Extreme weather events Cucumber and Courgette continue on the US west coast and in England, respectively. Climate conferees agree — just barely. November global temperatures rise (Surprise!). And the weather pattern is about to change — again. Let’s go Around the World.
Extreme Weather Event Cucumber Still Going Strong
The rain, wind, snow event on the West Coast, which Decoded Science has named Cucumber, will continue for at least another week with several more blasts off the Pacific Ocean.
Though repeated flowering of the plant will not produce a blossom as large as last week’s record-breaker, wind and mudslides will accompany more drought-alleviating rain near the coast and snow in the mountains.
Cucumber produced a tornado in Los Angeles — a rare but not unheard-of phenomenon for Southern California.
This was the most powerful twister in the L.A. area in thirty-one years. The tornado was rated EF0, lowest on the Enhanced Fujita scale with winds between 65 and 85 miles per hour — but it still managed to rip roofs off houses.
Extreme Weather Event Courgette Is Dormant But Still Alive
The weather pattern that brought fierce winds to Ireland and the UK is still in place, with a powerful jet stream across the northeast Atlantic Ocean and into western Europe. As with Cucumber, the first fruit was the biggest; there is currently a respite from the bad weather, but more wind and rain are on the way for late in the week.
Climate Talks End On A Note Of Minimal Harmony
After two weeks, all that the climate talks in Peru could produce was an agreement so watered down that it is mostly water. Cross-currents of discontent swirled through the conference like low pressure centers in the atmosphere; in the end, only a last-minute change of language prevented the whole thing from being a complete flop.
Still, if nothing else was accomplished, the conference made clear the contentious matters which delegates must confront and hopefully overcome at next year’s conference in Paris, which may be the last chance to prevent an atmospheric cataclysm.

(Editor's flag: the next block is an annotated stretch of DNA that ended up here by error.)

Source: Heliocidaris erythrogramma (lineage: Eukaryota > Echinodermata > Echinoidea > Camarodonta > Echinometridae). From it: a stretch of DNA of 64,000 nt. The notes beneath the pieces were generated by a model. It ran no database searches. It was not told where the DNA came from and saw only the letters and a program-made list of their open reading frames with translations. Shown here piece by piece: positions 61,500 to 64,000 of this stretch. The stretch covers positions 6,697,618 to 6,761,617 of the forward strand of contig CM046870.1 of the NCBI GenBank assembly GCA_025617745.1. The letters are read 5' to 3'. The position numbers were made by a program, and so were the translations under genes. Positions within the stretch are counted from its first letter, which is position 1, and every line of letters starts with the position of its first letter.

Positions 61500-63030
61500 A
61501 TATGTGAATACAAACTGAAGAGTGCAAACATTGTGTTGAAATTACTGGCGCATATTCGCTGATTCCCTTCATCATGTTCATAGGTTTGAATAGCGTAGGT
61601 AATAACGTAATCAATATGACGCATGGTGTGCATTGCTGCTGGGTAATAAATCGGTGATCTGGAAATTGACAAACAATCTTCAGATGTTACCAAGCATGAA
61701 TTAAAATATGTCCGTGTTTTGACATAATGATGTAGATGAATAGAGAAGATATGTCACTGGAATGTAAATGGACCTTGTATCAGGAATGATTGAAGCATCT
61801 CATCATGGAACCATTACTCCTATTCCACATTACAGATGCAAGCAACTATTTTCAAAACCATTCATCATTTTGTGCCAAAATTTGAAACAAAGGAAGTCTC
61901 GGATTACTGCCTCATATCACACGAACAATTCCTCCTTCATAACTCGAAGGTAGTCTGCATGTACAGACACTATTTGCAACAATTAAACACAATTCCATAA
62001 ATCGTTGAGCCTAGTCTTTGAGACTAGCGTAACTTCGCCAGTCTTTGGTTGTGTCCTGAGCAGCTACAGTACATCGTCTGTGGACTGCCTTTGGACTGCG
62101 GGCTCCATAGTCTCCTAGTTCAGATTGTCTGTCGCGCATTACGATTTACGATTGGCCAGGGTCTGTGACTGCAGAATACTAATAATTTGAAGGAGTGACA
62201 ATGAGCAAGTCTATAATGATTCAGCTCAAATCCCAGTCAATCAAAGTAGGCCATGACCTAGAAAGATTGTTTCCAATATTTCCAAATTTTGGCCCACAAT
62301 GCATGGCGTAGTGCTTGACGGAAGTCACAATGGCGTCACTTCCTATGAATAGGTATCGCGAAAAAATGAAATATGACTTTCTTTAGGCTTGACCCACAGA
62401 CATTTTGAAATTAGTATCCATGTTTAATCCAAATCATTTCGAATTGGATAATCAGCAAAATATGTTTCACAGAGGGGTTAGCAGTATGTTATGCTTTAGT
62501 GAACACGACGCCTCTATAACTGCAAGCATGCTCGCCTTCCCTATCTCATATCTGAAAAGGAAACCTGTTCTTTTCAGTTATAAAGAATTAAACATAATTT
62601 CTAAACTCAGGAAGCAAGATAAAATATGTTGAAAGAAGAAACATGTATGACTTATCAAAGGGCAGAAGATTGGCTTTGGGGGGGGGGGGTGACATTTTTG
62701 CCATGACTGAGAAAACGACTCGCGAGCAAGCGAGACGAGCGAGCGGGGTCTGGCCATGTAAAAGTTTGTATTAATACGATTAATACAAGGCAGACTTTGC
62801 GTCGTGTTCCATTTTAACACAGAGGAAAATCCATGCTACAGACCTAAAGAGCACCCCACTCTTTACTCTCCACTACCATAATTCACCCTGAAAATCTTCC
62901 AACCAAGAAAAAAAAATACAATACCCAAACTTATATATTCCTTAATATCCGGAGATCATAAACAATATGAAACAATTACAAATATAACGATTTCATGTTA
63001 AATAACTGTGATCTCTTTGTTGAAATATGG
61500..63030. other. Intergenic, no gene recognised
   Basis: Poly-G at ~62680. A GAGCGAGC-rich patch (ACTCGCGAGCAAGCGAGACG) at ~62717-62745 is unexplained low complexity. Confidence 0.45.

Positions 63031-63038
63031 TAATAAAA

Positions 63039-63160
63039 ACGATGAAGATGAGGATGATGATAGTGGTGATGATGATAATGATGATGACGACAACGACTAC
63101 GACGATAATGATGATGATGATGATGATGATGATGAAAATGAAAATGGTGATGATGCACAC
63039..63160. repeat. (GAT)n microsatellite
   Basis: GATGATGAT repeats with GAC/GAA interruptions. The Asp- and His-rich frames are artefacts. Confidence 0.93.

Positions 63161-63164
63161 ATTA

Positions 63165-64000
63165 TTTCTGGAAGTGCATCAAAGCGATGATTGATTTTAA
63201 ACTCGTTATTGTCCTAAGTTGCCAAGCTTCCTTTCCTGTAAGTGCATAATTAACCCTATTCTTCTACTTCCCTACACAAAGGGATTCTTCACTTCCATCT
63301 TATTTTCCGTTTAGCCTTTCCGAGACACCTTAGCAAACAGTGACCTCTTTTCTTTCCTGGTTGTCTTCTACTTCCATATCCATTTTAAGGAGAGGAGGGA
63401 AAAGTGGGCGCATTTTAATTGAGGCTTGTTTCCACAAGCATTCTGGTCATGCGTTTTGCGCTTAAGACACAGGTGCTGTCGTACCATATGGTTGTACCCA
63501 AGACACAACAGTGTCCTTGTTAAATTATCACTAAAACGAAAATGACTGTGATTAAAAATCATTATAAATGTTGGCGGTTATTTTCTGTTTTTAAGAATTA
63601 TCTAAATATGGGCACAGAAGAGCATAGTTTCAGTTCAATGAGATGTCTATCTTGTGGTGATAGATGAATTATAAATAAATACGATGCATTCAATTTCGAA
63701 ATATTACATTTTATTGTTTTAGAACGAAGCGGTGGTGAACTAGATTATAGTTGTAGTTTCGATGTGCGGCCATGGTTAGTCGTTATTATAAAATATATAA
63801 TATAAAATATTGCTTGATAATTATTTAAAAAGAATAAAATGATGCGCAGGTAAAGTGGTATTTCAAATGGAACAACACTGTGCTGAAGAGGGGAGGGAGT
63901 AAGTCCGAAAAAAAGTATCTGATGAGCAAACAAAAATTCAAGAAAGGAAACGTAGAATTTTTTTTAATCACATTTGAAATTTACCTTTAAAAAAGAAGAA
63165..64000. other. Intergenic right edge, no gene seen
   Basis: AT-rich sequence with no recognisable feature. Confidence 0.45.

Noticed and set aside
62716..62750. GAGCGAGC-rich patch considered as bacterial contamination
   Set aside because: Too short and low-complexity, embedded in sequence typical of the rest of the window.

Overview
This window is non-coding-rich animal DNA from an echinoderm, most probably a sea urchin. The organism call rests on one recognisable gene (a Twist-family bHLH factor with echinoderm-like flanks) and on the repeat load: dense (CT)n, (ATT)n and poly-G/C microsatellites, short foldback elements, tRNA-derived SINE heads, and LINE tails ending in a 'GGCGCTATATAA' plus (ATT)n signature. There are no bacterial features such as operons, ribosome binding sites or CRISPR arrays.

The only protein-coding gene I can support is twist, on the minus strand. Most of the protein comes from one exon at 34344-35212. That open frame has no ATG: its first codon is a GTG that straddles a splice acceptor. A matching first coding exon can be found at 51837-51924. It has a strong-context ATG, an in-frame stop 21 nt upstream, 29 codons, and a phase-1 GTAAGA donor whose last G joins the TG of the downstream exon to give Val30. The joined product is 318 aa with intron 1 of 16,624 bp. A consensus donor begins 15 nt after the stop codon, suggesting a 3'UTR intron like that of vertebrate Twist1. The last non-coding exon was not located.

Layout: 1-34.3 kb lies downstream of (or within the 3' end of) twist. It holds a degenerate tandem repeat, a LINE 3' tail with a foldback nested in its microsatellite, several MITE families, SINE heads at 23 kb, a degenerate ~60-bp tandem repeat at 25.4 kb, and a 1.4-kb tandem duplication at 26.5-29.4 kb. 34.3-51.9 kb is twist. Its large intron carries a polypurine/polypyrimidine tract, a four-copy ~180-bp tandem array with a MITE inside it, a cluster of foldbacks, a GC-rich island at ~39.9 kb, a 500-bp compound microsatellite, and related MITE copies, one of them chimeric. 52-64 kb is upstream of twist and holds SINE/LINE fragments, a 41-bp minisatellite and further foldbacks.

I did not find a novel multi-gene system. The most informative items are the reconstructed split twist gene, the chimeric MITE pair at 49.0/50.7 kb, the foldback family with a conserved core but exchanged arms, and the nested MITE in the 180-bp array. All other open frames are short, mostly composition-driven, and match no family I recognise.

To put the main point tersely: Who will be allowed to pollute how much? On one side are the developed countries — how much will they have to cut emissions? On the other side are developing countries: How much will they be allowed to increase emissions?
The agreement reached requires — though without enforcement — each country to submit a plan for curbing emissions. There will be no comparison of the plans (this was the final stumbling block before passage), just a tally of the accumulated numbers.
Humanity has dithered about climate change since the first hopeful meeting in Kyoto in 1997.
Decoded Science’s summation of the situation is this: Everybody knows we’re headed for a climatological train wreck. Everybody has a stake in the solution, but nobody wants to sacrifice any more than the next guy. And each has his own notion of what ‘sacrifice’ should mean. It will take either a miracle or heroic acts of statesmanship for conferees to get an agreement in Paris that has any chance of preventing irreversible climate change.
Record Temperatures Reported In Much Of The US — Mostly Record High Minimums
Temperature records have been broken in the last couple of days, as warm air ahead of Cucumber invaded the plains and midwest. The records were almost exclusively new high minimum temperatures, and this is a trend that should continue.
As the earth warms, the atmosphere can hold more moisture, so cloudiness will increase. Clouds are opaque to electromagnetic radiation in both the visible and microwave portions of the spectrum. Much of the radiation is reflected back to where it came from.
At night, clouds reflect the earth’s radiation (mainly microwave) back to the ground and that keeps the temperatures warm near the surface; high minimum temperatures are the result. In the daytime, clouds block the sun’s radiation (primarily visible) and depress the daytime temperatures, so fewer maximum temperature records are set.
2014 Poised To Become The Hottest Year Ever
The National Climatic Data Center has released a summary of November global land and sea temperatures. The combined global temperature for November was the seventh warmest on record, led by a new record for sea surface temperatures. The year to date is the warmest ever recorded for combined land and sea temperature, and the full year is virtually certain to break the old record.
The full report will be released tomorrow, and Decoded Science will have a complete analysis.
The Jet Stream Pattern Changes — Again
There are now signs that the weather pattern which has produced Cucumber will change in about ten days.
The new pattern will just be same old, same old: A ridge over the west coast and a trough in the center and east of the US.
The strong jet stream over Europe looks like it will hold on a while longer, but one fold in the jet stream usually begets another, so a return to a generally warm pattern is likely.
Look around. What’s the weather like where you are?